DUBLIN – In 1925, a man by the name of Matt Talbot died, his body discovered with chains around his waist, arms and legs that he wore as a sign of penance, after living part of his life “in sin:” From the young age of 12 until he turned 28, Talbot had a drinking problem.
Even though he hasn’t yet been recognized as a saint, he’s known as the patron of those with a drinking problem and he’s commemorated on June 19.
Today the Dubliner is on his path to official sainthood, and on Saturday Pope Francis will pay tribute to Talbot, who was declared venerable by Paul VI in 1975.
The homage is in many ways fulfilling a promise made by the last pope to set foot in the Emerald Island.
Pope John Paul II in 1979 was supposed to stop by Talbot’s old parish as he passed by with the pope-mobile, but he was running behind schedule and the stop never happened, to the great disappointment of the local parish community that had been waiting for him.
Today, hundreds are expected to turn out to see Pope Francis when he stops at the Church of Our Lady of Lourdes on his way to the pro-cathedral of St, Mary in Dublin. The pontiff will change into the pope-mobile after spending some 10 minutes in the church, for a visit that has been labeled as strictly private.
The neighborhood where the parish is located is considered one of the roughest in Dublin, with two drug gangs at war with each other. In recent years, over a dozen people have been killed in drug-related violence.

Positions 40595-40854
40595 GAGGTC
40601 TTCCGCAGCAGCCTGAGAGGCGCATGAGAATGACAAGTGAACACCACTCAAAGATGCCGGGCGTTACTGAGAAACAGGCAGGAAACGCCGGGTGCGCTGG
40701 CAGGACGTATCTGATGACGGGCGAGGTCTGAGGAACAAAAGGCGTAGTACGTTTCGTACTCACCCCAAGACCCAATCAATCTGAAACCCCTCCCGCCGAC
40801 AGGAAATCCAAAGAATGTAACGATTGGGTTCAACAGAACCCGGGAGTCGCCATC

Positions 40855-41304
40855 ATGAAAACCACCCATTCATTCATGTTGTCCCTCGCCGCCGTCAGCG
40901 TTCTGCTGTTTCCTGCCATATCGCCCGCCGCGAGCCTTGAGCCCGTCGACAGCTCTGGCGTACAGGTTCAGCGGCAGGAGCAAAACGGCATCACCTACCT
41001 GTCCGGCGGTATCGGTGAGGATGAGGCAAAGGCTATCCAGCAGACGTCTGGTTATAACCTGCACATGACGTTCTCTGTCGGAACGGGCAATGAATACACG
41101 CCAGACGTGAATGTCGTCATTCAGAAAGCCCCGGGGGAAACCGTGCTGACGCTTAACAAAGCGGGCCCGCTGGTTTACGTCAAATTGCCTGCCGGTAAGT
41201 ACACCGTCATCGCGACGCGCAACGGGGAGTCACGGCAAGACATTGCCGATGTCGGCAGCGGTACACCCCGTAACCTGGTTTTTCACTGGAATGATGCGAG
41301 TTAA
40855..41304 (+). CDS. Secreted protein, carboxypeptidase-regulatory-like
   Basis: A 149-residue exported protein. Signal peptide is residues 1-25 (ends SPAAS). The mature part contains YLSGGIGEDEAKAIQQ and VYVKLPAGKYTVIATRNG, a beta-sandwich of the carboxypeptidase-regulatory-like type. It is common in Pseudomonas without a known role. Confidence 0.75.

Talbot was born to a poor family with 12 children, including a violent alcoholic father. Talbot himself began drinking at the age of 12 when he dropped out of school and began working at a wine merchant’s store. A year later, he was considered a “hopeless alcoholic.”
He spent all of his own money, and whatever he could scrounge, on alcohol, and local legend says he once stole a fiddle from a street entertainer and sold it to buy a drink.
One evening in 1884, at the age of 28, out of both money and credit, he waited outside a pub in the hope that somebody would invite him in for a drink. When no one did, he went home and announced to his mother that he was “taking a pledge” and renouncing drinking.
The original plan was for three months. When this time was up, he took a second one, for six months. Eventually, he gave up drinking all together.
After being a drunk for 16 years, he died at the age of 69.
After sobering up Talbot lived a life of prayer, fasting and service, trying to model himself on sixth-century Irish monks. In 1890 he became a Third Order Franciscan, and began wearing a light chain as a form of penance.
Talbot died on his way to Mass on June 7, 1925, collapsing in the street of heart failure. Many came to his funeral a few days later. In 1972, his remains were moved to the Church of Our Lady of Lourdes in Dublin, in the area where he spent his life.